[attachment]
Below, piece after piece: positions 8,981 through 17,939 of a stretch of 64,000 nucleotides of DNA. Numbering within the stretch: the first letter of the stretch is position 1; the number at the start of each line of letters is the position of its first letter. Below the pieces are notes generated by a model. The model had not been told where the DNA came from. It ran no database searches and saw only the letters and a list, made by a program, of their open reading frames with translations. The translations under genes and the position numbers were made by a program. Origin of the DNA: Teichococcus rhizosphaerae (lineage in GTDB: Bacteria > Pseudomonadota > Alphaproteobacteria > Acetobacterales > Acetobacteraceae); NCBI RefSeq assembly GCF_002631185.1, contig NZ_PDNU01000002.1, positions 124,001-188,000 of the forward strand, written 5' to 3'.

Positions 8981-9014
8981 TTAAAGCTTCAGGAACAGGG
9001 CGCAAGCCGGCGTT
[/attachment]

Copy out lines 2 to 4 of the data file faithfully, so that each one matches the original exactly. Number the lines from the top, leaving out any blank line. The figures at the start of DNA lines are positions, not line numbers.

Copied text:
Positions 8981-9014
8981 TTAAAGCTTCAGGAACAGGG
9001 CGCAAGCCGGCGTT